Oxford University’s Nuffield Department of Clinical Neurosciences will use MRC Technology’s commercialization services to advance into clinical development new treatments for migraine pain control.
MRC Technology is the company formed in 2000 to handle the technology transfer needs of the U.K.’s Medical Research Council.
“We are hopeful that our collaboration will lead to treatments that could not only prevent migraines, but could potentially result in a more general pain therapy with even wider impact,” Justin Bryans, D.Phil., MRC Technology’s director of drug discovery, said in a statement.
It is anticipated that the new compounds will emerge from the laboratory of Zameel Cader, D.Phil., MRCP. Dr. Cader, who directs the Oxford Headache Center and consults with John Radcliffe Hospital, is an investigator of neurogenetic and headache disorders. His laboratory will screen selective and potent potassium channel activators to develop new compounds for migraine, based on its work in identifying KCNK18, the first gene underlying typical migraine.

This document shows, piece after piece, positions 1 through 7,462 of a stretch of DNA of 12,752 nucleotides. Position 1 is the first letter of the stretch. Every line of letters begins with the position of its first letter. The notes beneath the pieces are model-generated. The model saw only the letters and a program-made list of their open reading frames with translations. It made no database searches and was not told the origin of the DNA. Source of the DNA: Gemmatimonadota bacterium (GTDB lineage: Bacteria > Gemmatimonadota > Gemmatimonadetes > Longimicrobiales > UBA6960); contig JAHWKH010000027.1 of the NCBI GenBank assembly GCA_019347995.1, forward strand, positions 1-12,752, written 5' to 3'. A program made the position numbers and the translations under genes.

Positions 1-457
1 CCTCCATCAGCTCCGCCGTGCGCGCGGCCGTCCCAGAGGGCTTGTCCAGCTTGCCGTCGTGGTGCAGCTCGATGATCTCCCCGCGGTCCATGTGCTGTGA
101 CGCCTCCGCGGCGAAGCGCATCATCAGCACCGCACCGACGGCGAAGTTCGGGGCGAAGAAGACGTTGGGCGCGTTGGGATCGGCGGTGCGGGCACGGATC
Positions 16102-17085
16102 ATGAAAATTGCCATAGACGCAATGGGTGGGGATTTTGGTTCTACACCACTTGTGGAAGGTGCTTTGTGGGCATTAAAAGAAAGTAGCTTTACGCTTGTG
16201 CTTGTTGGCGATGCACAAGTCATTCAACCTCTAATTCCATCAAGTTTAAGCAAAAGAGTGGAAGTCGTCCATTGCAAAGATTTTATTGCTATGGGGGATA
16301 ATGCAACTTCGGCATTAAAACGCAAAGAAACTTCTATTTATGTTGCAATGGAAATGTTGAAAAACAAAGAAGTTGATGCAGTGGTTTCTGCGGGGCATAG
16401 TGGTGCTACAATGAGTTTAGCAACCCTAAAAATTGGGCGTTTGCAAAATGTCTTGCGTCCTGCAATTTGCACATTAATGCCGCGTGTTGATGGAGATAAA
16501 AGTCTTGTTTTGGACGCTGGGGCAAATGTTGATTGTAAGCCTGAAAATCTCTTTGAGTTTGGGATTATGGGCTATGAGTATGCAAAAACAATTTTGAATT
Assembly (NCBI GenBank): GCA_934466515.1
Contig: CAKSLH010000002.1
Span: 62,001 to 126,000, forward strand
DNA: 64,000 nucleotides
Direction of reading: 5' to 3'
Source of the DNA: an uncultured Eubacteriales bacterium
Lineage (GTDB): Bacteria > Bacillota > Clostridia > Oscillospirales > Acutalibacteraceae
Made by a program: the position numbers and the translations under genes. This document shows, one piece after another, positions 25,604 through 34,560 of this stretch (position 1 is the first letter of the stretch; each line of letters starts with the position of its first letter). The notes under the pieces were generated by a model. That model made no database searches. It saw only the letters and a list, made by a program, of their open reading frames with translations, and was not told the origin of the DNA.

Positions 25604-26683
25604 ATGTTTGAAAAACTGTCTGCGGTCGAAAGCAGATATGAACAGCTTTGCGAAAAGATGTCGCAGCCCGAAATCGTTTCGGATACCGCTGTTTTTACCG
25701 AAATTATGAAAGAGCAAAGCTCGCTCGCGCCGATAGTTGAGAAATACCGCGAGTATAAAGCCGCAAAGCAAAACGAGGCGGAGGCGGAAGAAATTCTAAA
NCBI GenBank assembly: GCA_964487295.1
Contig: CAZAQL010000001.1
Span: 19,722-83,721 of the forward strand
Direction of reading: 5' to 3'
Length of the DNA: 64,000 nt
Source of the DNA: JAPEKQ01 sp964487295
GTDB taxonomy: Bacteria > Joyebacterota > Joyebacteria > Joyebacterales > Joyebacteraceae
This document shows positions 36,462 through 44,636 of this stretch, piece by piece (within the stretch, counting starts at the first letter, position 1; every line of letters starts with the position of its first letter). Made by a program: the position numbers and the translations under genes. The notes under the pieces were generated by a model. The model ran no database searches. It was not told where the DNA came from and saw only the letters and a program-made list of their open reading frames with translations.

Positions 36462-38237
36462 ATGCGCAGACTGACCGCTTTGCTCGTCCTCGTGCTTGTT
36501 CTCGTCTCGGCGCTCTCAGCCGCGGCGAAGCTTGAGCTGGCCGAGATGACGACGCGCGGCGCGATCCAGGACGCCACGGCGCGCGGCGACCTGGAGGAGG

KCNK18 encodes a tandem-pore background potassium channel, TRESK, which is linked to causing migraines and controls the sensitivity of pain nerves in the brain. The body’s threshold to pain can be significantly lowered if TRESK is faulty or inactive.
In a study set to be published November 15 in the journal Biochemical and Biophysical Research Communications, Dr. Cader was part of a research team that developed a cell-based assay, using thallium flux, to screen for novel TRESK activators. The researchers identified Cloxyquin as a novel activator of TRESK, confirming Cloxyquin activity using whole-cell patch-clamp electrophysiology.
Dr. Cader is also director of StemBancc, a five-year, 35-partner academic-industry consortium formed to generate and characterize high quality human induced pluripotent stem cell lines to study a range of chronic diseases (e.g. diabetes and dementia) and test for drug efficacy and safety.